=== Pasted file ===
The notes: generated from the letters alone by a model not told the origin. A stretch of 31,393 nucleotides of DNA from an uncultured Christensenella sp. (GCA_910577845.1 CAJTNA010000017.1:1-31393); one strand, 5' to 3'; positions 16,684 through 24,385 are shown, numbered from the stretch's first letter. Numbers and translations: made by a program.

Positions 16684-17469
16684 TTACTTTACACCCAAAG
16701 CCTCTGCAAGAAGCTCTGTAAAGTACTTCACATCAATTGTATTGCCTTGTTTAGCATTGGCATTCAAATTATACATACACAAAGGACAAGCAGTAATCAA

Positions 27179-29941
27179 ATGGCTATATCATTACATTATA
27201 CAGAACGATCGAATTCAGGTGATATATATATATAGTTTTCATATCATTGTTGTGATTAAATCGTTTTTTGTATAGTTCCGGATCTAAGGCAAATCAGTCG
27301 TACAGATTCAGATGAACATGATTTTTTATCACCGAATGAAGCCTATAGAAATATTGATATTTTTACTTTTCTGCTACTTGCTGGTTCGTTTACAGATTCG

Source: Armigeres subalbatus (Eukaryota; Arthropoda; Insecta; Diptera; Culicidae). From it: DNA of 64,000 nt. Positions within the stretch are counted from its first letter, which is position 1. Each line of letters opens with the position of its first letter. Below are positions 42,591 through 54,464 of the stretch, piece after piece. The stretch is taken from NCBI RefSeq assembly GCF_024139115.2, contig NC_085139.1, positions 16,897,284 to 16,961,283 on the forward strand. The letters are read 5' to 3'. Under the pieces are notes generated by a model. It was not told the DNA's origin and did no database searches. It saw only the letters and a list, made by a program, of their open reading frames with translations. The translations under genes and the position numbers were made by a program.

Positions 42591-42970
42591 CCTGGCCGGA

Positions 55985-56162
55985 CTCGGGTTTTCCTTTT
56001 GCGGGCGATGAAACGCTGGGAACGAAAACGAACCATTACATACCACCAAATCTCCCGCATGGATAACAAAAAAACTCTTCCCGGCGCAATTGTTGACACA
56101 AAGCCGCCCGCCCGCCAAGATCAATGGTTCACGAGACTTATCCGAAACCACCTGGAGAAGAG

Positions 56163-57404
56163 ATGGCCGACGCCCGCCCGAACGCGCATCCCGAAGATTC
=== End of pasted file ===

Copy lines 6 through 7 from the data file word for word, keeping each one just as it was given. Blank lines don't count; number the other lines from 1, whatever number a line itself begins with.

27179 ATGGCTATATCATTACATTATA
27201 CAGAACGATCGAATTCAGGTGATATATATATATAGTTTTCATATCATTGTTGTGATTAAATCGTTTTTTGTATAGTTCCGGATCTAAGGCAAATCAGTCG